2. For a cylindrical can of radius r and height h, write an equation for the total surface area.
3. Tell the students the radius and height of the two cans and have them calculate the total
surface area for both. Although both cans have the same volume, is the amount of material used to make each can (i.e. the surface area) the same? [Answer: no]
Which of the two cans should the company use to minimize cost? [Answer: the taller can]
4. Might there be some other can of different dimensions (but same volume) that would be
an even better choice? Ideally, what we would like to find is the dimensions of the “perfect can,” i.e. the can with given volume requiring the least amount of material to construct. To explore this, we need to go back to our equation for the total surface area, a = 2(Br )
+ 2Brh. In this relation, area is a function of what? [Answer: radius and height]
Before we can do anything with this problem, we will need to express area as a function of only one variable. We can do this by substituting. What is the formula for the volume of a cylinder?
Solve this relation for h [Answer: h = v/(Br )]
Now, substitute this expression for h
into the area function and simplify.
a = 2Br + 2Br(v/(Br )) a = 2Br2 + 2v/r since v = 342 in this case, a = 2Br2 + 684/r]
5. What does the last equation in the above step represent? [Answer: For any can containing
342 cm , the equation gives the surface area for a given radius.]
Now, how can we find the “perfect sized” can? Trial and error using various values for r
? What might be a faster and easier way to check for the smallest surface area? [Answer: analyze the graph of this equation]
6. Use Derive™ to graph a = 2Br2 + 684/r
7. Interpret the graph (i.e. domain, range, shape, etc.)
8. Use Derive™ to find the coordinates of the minimum point on the graph. What is the
significance of these numbers? [Answer: The abscissa is the value of the radius of the can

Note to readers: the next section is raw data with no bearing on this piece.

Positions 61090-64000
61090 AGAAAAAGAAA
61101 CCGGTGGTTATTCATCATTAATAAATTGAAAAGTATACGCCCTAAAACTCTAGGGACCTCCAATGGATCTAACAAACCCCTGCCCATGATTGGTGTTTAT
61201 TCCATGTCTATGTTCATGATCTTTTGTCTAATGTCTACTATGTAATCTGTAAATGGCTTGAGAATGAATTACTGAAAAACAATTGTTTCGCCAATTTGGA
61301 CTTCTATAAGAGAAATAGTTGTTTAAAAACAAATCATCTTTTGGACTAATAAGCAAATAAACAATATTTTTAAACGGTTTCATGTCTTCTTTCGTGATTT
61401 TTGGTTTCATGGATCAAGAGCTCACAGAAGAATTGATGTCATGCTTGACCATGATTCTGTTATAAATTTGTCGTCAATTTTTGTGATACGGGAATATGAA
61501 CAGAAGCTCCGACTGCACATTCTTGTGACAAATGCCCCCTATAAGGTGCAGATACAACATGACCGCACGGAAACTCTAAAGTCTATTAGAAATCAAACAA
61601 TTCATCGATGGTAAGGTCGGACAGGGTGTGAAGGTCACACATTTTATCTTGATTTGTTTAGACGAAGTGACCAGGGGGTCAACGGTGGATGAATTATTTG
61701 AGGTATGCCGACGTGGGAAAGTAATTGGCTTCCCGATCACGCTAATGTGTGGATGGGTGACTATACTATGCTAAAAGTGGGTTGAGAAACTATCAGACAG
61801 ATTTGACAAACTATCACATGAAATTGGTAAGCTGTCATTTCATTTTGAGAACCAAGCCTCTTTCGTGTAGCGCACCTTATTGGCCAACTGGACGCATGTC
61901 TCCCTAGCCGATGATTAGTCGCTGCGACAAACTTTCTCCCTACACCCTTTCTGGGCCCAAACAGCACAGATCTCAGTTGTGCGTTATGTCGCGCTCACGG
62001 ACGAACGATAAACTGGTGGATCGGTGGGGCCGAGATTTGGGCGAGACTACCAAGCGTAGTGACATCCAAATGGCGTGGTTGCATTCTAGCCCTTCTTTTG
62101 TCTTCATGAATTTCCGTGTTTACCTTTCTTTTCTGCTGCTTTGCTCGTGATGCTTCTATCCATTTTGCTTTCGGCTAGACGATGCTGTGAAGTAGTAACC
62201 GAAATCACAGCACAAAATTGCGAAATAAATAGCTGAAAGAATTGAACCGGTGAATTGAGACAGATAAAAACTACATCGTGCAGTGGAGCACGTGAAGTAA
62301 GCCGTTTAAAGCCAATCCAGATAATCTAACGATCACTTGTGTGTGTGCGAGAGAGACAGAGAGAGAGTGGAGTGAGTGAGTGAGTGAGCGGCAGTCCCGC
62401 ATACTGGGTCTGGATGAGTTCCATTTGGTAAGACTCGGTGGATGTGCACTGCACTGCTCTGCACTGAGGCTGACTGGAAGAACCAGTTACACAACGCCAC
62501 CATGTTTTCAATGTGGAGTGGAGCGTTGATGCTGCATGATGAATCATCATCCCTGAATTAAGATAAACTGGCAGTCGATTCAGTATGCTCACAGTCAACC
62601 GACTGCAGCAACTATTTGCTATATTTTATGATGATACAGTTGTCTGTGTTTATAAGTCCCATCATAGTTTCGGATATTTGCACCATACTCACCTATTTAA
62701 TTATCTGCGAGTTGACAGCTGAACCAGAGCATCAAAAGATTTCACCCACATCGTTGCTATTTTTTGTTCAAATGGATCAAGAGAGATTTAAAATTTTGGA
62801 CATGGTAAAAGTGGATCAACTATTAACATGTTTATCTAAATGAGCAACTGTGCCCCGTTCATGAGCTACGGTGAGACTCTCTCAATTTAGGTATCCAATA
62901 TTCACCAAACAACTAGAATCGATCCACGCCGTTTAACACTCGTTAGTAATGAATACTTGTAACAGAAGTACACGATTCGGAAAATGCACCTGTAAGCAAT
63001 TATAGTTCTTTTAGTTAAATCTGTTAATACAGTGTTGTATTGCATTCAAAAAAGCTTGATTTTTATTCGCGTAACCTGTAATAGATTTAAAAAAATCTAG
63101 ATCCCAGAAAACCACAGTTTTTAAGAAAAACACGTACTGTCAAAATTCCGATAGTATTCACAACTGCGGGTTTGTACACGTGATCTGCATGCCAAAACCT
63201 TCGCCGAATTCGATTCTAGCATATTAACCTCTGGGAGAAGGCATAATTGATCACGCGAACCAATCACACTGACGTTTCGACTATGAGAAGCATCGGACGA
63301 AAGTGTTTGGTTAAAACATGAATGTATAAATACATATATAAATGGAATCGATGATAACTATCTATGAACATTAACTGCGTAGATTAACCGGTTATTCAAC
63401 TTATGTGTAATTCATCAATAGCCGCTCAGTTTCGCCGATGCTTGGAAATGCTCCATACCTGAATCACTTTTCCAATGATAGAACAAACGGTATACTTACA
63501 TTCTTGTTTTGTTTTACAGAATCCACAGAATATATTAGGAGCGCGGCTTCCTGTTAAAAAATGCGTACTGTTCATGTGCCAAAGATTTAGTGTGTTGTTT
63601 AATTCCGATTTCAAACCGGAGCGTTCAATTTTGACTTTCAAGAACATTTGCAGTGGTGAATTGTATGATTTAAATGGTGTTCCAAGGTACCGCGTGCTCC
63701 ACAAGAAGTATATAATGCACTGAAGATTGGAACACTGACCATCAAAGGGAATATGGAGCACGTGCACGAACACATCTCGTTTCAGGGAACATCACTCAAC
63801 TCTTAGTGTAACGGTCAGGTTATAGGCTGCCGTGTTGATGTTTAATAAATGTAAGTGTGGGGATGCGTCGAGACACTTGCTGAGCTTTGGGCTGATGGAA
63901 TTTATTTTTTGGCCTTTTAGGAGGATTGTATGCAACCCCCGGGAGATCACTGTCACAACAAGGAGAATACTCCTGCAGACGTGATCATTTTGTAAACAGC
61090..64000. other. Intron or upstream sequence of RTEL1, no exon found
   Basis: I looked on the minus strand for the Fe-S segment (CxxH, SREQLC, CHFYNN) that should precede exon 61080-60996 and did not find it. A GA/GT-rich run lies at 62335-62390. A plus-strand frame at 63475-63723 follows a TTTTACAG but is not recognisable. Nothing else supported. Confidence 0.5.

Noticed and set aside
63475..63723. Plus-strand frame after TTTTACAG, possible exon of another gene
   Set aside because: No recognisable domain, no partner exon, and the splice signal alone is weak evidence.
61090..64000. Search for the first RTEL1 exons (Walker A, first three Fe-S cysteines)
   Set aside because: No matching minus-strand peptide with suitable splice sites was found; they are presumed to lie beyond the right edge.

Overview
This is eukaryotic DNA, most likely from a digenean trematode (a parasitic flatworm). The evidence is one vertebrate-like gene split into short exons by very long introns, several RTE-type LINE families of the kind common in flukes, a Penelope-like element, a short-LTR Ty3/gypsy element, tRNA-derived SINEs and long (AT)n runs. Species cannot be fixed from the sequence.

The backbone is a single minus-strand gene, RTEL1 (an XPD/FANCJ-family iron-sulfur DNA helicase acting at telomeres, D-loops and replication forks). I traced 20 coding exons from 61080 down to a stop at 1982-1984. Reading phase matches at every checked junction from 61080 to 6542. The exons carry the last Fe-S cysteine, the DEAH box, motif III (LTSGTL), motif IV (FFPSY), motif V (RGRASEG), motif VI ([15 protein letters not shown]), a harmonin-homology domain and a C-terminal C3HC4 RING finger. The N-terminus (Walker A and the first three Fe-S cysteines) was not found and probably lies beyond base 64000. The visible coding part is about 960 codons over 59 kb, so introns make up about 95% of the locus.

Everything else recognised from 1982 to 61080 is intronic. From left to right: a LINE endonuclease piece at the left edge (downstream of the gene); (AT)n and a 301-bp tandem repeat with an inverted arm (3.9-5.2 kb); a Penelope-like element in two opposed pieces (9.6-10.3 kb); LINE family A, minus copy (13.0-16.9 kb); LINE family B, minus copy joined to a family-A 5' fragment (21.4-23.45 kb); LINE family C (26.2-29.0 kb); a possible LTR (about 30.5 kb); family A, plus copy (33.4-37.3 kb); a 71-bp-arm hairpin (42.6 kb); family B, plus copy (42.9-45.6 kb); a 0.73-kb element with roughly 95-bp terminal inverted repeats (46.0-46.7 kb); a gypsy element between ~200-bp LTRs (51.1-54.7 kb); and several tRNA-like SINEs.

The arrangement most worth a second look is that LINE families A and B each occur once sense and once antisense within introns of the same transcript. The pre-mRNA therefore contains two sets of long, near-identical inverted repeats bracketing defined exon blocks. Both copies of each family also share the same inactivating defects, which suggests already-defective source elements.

(containing 342 cm ) which requires the least material to construct. The ordinate specifies this minimum value for surface area.]
Were either of the cans the "perfect" can? [Answer: yes, the taller can]
Activity 2: Student analysis of a can
To determine if the can that the student brought is a “perfect” can, i.e., if the can
was constructed using the minimum material for the volume it contains.
The Perfect Can
Measure the height of your can. Record your measurement.
Using the relationship c = 2Br, determine the radius of your can. Show your work below.
Write an expression for the total surface area a of your can in terms of its radius r and height h.
Using the formula for the volume of a cylinder, solve for h and substitute for h in the equation for total surface area obtained in the previous step.
Calculate the volume of your can. Show your work.
Notice that now you have the surface area of the can expressed solely as a function of r, the radius of your can.
Use Derive™ to graph the equation for total surface area obtained in the previous step. Sketch the graph below.
State the domain and range for the function graphed. Explain the meaning of the graph. what does it tell the observer?
What point on the graph represents information about the "perfect" can?
What attributes do the coordinates describe?
abscissa: _____________________________, value: ___________
ordinate: _____________________________, value: ___________
Based on your measurement of the radius of your can, is it a “perfect” can?
If your answer in the previous step is “no,” what are some possible reasons why a company would use a presumably more expensive “non-perfect” can?
For Activity 2
, the teacher will circulate around the room to ensure that students are on task
and to answer any questions about the activity. Student worksheets for this activity will be
collected and assessed.
• Students will investigate why cans are sized and shaped as they are by contacting the
manufacturer. (Activity 3
• Students will go to a grocery store and make a list of dimensions and volumes of the cans
in one area, say canned fruits. Other students will go to other food sections. Pool data and make conjectures about why cans are produced as they are. Perform statistical analysis appropriate to the course level (i.e., frequency distribution, deviation from the perfect can, etc.).